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What is Yali’s question to Jared Diamond?

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What is Yali’s question to Jared Diamond?

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billdelaney's profile pic

Posted (Answer #2)

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World War II made a tremendous impression on the peoples of the South Pacific, including the natives of New Guinea. The Americans brought a prodigious amount of equipment and supplies in ships that seemed to cover the entire ocean. The New Guinea natives referred to this spectacular influx of material goods as "cargo." Yali's question to Jared Diamond when they met in 1972 was:

"Why is it that you white people developed so much cargo and brought it to New Guinea, but we black people had little cargo of our own?" 

Diamond says in the prologue to Guns, Germs and Steel (1997) that the book was inspired by that question. He did not publish it until twenty-five years later, at which time it became a best-seller.

"Cargo cults" are still common in the South Pacific. According to Wikipedia,

The name derives from the belief that various ritualistic acts will lead to a bestowing of material wealth ("cargo").

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caledon's profile pic

Posted (Answer #3)

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The title of Diamond's book refers to some of the factors which are traditionally considered critical in explaining European dominance in world affairs; essentially, that the Europeans had superior technology and, by coincidence, far more deadly diseases than many of the non-European cultures they encountered, which led to an easy subjugation. This evolved into the modern prevalence of European culture, if not direct political rule.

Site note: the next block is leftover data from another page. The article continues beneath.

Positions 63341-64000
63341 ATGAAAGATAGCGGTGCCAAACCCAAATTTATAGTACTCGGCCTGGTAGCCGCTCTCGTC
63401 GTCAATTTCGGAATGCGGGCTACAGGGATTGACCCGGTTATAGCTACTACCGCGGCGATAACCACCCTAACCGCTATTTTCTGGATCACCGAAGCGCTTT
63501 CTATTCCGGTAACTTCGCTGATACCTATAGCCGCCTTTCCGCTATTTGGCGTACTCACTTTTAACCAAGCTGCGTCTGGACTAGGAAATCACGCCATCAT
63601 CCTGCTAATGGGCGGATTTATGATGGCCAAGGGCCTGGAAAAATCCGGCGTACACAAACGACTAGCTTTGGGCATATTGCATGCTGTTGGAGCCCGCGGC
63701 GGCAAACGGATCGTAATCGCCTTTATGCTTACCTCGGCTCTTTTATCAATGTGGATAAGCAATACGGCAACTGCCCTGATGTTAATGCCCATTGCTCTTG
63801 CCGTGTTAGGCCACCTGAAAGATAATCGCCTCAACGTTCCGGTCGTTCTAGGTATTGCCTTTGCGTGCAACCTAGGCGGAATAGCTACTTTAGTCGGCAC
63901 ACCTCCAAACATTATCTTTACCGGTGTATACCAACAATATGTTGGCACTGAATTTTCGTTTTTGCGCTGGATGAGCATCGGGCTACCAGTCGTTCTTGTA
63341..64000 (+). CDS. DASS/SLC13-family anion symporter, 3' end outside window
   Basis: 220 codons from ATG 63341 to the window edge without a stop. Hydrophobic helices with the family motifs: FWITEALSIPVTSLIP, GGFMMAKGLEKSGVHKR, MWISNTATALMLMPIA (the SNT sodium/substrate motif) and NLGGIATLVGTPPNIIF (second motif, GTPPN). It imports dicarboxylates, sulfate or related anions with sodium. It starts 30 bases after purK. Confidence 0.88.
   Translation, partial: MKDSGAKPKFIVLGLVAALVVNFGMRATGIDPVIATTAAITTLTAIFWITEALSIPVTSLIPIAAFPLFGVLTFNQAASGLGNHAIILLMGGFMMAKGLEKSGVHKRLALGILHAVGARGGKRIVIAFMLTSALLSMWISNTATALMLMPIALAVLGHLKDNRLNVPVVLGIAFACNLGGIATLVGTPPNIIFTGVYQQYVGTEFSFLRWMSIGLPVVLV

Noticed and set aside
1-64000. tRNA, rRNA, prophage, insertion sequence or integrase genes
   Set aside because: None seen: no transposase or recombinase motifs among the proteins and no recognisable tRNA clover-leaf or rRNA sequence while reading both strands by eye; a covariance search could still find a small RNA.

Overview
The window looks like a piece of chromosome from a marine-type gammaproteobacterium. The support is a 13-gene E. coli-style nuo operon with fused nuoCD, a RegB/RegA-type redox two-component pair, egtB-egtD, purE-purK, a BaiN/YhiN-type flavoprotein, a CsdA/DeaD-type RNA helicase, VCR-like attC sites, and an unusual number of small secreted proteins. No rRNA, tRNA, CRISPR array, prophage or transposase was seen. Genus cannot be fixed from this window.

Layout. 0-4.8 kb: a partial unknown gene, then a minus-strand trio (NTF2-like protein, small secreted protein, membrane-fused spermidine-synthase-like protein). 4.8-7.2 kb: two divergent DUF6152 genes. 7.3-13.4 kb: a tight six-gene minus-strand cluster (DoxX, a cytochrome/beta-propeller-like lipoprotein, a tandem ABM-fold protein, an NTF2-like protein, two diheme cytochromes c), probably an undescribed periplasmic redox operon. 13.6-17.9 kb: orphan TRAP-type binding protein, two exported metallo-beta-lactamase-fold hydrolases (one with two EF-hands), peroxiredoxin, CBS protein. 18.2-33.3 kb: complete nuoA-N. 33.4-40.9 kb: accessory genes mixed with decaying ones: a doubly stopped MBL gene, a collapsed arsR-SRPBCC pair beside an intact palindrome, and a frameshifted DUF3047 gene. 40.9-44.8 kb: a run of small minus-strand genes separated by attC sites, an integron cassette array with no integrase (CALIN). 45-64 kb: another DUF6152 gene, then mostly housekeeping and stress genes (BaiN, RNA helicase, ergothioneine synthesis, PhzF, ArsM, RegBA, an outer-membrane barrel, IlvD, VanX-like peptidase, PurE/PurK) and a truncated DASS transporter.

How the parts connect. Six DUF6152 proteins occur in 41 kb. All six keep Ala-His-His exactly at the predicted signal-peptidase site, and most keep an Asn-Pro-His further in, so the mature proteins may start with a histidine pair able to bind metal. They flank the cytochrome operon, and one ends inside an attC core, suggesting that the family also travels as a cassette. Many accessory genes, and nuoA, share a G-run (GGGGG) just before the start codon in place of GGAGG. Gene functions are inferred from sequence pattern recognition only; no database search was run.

Yali is introduced in a prologue set in the 1970s, when Diamond was doing research in New Guinea. At the time, part of the island was attempting to establish political independence from Australia, essentially a microcosm of the global question that the book investigates. Yali was a local politician who, in Diamond's view, was still far less well-off than his white counterparts despite being the equivalent of a political celebrity among his own people. Yali and Diamond had a discussion about their respective cultures, culminating in Yali's question:

"Why is it that you white people developed so much cargo and brought it to New Guinea, but we black people had little cargo of our own?" 

Cargo referred generally to the manufactured goods developed by whites which broadly defined the "before" and "after" contact changes in New Guinean culture. Diamond's book is an attempt to answer Yali's question; however, it should also be taken into consideration that Yali had a view of material goods that was nearly religious, and his reasonings and motivations behind the question were probably not, in my opinion, aligned with Diamond's interpretation of it.

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rrteacher's profile pic

Posted (Answer #1)

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In the introduction to Guns, Germs, and Steel, Diamond claims that Yali's question was the inspiration for the book. Yali, a local politician in New Guinea (where Diamond was doing field work studying birds) asks Diamond the following question: "Why is it that you white people developed so much cargo [meaning material goods and technology] and brought it to New Guinea, but we black people had little cargo of our own?" The book goes on to investigate the answer to this question, attempting to provide explanations for why Eurasian peoples developed the agriculture, technology, and pathogens that enabled them to project their influence around the world.

Source: Jared Diamond, Guns, Germs, and Steel, 13.

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